A federal jury has ordered drugmaker AbbVie to pay $150 million in damages for allegedly falsely marketing the benefits of its Androgel testosterone therapy drug, even though the jury did not hold the company liable for a heart attack suffered by a man taking the drug.
On July 24, the jury in Chicago federal court found in favor of plaintiff Jesse Mitchell in the second of a series of so-called bellwether trials in a massive class action involving thousands of claims against AbbVie and other drugmakers, including Eli Lilly and GlaxoSmithKline. The thousands of complaints have been consolidated by the country’s federal courts, and are being heard as a multi-district litigation under U.S. District Court Judge Matthew Kennelly in U.S. District Court for the Northern District of Illinois in Chicago.
The class action lawsuits, dating to 2014, allege the testosterone replacement drugs made by the companies were not only useless, but actually harmful. While the drugs were approved by the U.S. Food and Drug Administration to treat testosterone deficiency, the lawsuits allege the companies also falsely marketed the drugs to treat a variety of other conditions, including diabetes, AIDS, cancer, depression and anxiety. The lawsuits further allege the drugmakers invented a nonexistent condition called “andropause” or “low T,” which could be treated by testosterone replacement.
However, plaintiffs claim the drugs are not only ineffective for these off-label uses, but they increase the risk of heart attack, blood clots and stroke.
To gauge how juries might respond to the claims, the judge selected eight of the cases to move forward to trial. The first in the series of trials involved only Abbvie, as the maker of Androgel.
The first bellwether trial, in which plaintiff Jeffrey Konrad, claimed Androgel caused a heart attack, ended in a mistrial in June.
The trial over the claims presented by Mitchell, of Oregon, who had similarly asserted the drug had caused his heart attack, proceeded to the jury in July.
After days of testimony and arguments in court, however, the jury refused to find AbbVie responsible for Mitchell’s condition. However, the jury did say they believed AbbVie had falsely misrepresented the benefits of its testosterone therapy drug to Mitchell, and ordered the company to pay punitive damages of at least $150 million.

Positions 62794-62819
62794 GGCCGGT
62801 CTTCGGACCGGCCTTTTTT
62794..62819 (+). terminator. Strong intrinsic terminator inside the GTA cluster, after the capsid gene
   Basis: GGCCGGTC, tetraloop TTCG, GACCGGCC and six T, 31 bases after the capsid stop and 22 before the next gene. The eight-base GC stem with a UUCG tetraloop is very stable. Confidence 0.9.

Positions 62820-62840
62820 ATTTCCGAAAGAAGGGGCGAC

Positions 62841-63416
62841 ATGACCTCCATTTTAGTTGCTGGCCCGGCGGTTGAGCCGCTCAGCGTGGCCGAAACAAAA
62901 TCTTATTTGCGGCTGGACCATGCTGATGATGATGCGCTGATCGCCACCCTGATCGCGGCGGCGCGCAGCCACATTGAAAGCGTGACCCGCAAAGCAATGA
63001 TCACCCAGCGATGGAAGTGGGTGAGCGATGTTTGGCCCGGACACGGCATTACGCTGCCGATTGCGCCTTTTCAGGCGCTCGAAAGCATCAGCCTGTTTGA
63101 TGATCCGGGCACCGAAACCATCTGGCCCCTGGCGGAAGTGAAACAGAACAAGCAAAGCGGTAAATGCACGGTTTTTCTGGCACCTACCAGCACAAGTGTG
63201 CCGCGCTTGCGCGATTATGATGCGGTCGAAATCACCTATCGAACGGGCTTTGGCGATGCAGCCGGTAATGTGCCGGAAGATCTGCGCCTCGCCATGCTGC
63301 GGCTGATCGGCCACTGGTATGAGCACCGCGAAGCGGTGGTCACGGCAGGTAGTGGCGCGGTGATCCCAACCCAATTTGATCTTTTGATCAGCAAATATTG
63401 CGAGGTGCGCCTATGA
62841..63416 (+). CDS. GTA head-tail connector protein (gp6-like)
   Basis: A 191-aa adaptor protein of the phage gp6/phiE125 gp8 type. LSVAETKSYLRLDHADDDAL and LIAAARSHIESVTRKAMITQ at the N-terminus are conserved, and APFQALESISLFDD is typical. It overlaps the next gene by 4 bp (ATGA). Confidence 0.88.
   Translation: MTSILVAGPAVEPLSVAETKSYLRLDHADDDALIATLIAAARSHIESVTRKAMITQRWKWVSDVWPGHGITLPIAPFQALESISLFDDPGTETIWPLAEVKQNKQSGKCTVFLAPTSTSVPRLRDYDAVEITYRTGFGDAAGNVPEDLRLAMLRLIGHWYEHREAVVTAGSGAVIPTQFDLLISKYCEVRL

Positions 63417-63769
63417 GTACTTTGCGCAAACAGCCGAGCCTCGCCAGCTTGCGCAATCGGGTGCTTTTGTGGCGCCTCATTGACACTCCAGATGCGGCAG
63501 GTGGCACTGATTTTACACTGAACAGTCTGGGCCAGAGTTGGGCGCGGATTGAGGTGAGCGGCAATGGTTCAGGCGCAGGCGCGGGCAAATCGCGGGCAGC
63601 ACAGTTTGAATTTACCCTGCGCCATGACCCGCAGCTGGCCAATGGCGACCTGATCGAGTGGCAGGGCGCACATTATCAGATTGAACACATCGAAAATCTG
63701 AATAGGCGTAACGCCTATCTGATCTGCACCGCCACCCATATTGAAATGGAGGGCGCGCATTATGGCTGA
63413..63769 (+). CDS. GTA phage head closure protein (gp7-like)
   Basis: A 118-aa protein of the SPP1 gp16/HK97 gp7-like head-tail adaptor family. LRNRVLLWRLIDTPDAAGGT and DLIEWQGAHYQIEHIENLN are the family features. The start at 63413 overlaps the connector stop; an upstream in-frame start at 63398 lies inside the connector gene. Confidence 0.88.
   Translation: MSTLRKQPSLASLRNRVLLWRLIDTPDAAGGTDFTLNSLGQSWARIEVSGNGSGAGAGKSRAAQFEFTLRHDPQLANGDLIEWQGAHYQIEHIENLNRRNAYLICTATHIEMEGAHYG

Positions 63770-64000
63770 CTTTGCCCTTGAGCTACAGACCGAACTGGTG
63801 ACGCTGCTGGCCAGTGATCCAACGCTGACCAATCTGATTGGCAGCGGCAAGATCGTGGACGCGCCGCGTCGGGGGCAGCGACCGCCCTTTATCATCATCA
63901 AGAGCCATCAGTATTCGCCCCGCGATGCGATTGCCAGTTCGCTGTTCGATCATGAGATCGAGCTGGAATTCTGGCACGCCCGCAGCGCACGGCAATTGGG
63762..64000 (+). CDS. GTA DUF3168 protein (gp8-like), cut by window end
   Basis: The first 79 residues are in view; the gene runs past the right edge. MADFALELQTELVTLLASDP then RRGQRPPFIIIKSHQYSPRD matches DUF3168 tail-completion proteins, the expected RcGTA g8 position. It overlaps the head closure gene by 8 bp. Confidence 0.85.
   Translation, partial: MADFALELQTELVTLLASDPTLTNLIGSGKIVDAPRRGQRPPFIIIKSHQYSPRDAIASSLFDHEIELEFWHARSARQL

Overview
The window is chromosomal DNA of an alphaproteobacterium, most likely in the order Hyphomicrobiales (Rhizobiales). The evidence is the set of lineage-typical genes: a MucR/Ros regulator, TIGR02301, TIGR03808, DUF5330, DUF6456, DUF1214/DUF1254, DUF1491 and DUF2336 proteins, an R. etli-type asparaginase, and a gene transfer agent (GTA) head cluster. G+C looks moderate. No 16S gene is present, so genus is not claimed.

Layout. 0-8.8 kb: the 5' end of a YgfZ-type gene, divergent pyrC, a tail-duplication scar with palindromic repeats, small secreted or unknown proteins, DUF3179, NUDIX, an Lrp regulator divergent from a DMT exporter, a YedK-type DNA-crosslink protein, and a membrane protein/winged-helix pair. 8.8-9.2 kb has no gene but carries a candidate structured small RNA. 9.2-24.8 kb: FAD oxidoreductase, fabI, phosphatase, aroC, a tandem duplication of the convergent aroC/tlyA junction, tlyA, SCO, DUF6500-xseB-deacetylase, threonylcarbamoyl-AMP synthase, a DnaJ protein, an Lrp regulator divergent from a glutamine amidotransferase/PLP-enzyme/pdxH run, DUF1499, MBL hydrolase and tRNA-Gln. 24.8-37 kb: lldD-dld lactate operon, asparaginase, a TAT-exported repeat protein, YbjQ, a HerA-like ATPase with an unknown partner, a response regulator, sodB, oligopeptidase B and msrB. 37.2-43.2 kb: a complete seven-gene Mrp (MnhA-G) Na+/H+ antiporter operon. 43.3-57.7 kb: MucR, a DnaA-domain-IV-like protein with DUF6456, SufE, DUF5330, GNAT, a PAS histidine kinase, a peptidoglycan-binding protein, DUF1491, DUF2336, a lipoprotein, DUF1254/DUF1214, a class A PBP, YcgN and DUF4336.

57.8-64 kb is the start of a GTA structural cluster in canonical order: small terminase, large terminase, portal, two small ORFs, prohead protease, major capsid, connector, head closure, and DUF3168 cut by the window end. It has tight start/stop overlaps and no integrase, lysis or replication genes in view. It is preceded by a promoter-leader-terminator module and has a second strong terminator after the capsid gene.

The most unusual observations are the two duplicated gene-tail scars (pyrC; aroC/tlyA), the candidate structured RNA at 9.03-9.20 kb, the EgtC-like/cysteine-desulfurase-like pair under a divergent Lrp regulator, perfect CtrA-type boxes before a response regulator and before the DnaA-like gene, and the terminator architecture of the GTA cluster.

A lawyer for Mitchell did not immediately respond to a request for comment from the Cook County Record on Monday.
In a brief emailed statement, a spokesperson for AbbVie noted “the jury found that Androgel did not cause any damage.”
“We expect the punitive damage award will not stand,” the statement said.
The verdict came over the protestations of AbbVie, whose lawyers argued in court that they should not be held responsible for Mitchell’s condition or use of the drug.
In a motion for judgment filed July 17, for instance, the company noted even a doctor called by Mitchell’s attorneys conceded Mitchell was already at high risk for cardiac disease, even without ever taking Androgel, because of his “several cardiac risk factors … including a 34-year smoking history, high blood pressure, high cholesterol, high triglycerides, obesity, a family history of heart disease, and lack of exercise.”
The doctor, AbbVie noted, “would have told Mr. Mitchell in 2012 that he was at a risk of a heart attck ‘any day’ due to his history of cardiac risk factors,” AbbVie wrote in its motion for judgment.
AbbVie also argued the jury could not find it had failed to warn of the risks of Androgel under federal rules.
And the company said the evidence demonstrated Mitchell had never heard of Androgel or any of its alleged “false claims” before his doctor prescribed it for him. And, AbbVie argued, Mitchell’s doctor “relied on his own training, experience and medical judgment, rather than anything said by (AbbVie), when making treatment decisions for Mr. Mitchell.”
“Finally, any suggestion that (Mitchell’s doctor) was somehow deceived or misled by (AbbVie’s) risk information is belied by the fact that he warned Mr. Mitchell of the potential cardiovascular risks,” AbbVie argued in its motion for judgment.
Court records indicate the judge took AbbVie’s motion “under advisement” on Friday, July 21.
Mitchell was represented by attorneys with the firms of Levin Papantonio Thomas Mitchell Rafferty & Proctor, of Pensacola, Fla.; the Alvarez Law Firm, of Coral Gables, Fla.; Seeger Weiss, of New York; Goldberg & Osborne, of Tucson, Ariz.; Heard Robins Cloud, of Santa Monica, Calif.; and Douglas & London, of New York.
AbbVie was defended by the firm of Dechert LLP, of Princeton, N.J.